But there is another type of transformation that is modeled at Cana. At Cana, the object of transformation is something that is already good and pure and necessary. There is nothing that needs fixing in the water. Water is good. The message of transformation at Cana is not about making the bad good, but about making the good even better. Transformation happens when we trust and obey. In John 2:5, Mary urged the servants, “Do whatever he tells you.”
Friends, I believe that God’s intention is to fill the emptiness of our lives. When we perceive our emptiness, we should turn to Jesus. God wants to bring us the top quality as we submit to the Lordship of Christ. Friends, God still has so much in store for us. Let’s take hold of it. So, come to the party! You are invited. It’s the wedding feast of the Lamb in His Kingdom, which will have no end. Not just for a week, but for an eternity, this party will go on. Jesus saves the best for last. He gives it free of charge. And always more than we can measure. In the Name of the Father, the Son, and Holy Spirit! Amen!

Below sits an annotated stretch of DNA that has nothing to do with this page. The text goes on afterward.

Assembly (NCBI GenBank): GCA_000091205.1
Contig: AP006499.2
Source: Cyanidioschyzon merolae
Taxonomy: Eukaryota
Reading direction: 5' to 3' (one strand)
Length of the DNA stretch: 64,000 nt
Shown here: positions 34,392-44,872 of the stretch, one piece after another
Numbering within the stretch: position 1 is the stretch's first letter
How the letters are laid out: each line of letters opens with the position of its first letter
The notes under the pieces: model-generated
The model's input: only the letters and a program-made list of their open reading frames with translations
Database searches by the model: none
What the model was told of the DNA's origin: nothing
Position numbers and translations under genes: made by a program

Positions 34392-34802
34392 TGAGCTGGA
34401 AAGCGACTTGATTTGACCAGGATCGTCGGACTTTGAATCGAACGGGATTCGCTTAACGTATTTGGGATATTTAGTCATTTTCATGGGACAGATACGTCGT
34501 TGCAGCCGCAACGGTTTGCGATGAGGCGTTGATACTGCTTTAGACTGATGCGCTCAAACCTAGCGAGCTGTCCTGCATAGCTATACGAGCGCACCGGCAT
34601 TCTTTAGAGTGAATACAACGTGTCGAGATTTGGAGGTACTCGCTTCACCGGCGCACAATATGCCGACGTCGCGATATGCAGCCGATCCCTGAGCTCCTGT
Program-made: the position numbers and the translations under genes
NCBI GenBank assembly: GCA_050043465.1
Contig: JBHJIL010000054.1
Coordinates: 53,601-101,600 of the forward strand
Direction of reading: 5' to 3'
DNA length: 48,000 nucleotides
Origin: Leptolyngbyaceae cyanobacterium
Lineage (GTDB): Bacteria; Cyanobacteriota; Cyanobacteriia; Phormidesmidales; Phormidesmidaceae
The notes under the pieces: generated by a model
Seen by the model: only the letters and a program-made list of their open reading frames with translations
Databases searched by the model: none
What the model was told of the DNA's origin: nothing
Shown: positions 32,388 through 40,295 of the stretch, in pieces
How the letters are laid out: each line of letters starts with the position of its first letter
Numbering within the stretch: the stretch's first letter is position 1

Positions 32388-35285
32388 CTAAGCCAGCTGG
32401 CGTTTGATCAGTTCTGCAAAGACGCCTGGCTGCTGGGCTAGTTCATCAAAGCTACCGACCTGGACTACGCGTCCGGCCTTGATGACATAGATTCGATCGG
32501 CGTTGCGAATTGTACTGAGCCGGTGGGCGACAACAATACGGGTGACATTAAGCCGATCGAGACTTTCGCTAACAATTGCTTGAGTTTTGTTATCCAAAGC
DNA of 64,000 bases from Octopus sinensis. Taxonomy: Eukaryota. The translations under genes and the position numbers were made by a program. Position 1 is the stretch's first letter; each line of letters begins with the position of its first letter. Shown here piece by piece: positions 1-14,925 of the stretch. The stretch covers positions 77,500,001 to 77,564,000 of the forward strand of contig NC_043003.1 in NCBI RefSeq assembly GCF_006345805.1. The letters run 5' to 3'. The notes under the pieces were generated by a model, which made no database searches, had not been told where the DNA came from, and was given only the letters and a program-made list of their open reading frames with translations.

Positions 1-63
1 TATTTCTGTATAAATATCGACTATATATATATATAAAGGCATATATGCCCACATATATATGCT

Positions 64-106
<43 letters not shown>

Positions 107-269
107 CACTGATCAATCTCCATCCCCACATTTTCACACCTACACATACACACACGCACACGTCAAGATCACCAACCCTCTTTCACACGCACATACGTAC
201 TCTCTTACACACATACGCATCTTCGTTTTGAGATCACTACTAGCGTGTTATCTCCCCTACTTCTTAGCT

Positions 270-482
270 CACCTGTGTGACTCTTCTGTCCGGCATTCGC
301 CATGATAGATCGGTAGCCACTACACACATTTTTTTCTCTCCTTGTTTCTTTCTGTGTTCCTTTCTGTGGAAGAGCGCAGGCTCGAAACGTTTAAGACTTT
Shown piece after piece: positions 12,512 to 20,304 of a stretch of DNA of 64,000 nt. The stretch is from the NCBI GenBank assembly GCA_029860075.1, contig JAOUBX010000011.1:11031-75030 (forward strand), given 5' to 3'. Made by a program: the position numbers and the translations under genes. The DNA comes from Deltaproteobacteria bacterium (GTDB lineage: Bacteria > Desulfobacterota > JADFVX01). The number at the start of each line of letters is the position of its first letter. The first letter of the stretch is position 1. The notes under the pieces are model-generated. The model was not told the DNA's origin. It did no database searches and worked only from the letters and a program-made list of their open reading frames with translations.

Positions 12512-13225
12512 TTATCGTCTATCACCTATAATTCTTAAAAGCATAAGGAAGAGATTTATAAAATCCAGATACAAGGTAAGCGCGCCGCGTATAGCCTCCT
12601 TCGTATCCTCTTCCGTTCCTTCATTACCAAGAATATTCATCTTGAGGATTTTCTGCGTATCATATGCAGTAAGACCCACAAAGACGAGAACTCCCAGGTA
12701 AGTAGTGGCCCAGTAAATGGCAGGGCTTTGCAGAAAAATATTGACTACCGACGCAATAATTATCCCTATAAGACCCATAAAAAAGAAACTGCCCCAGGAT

First Presbyterian Church of Blackwood
21 E. Church Street
Blackwood, NJ 08012
Sermon Notes (Sunday, September 22, 2019)
Rev. Dr. Mouris A. Yousef, Pastor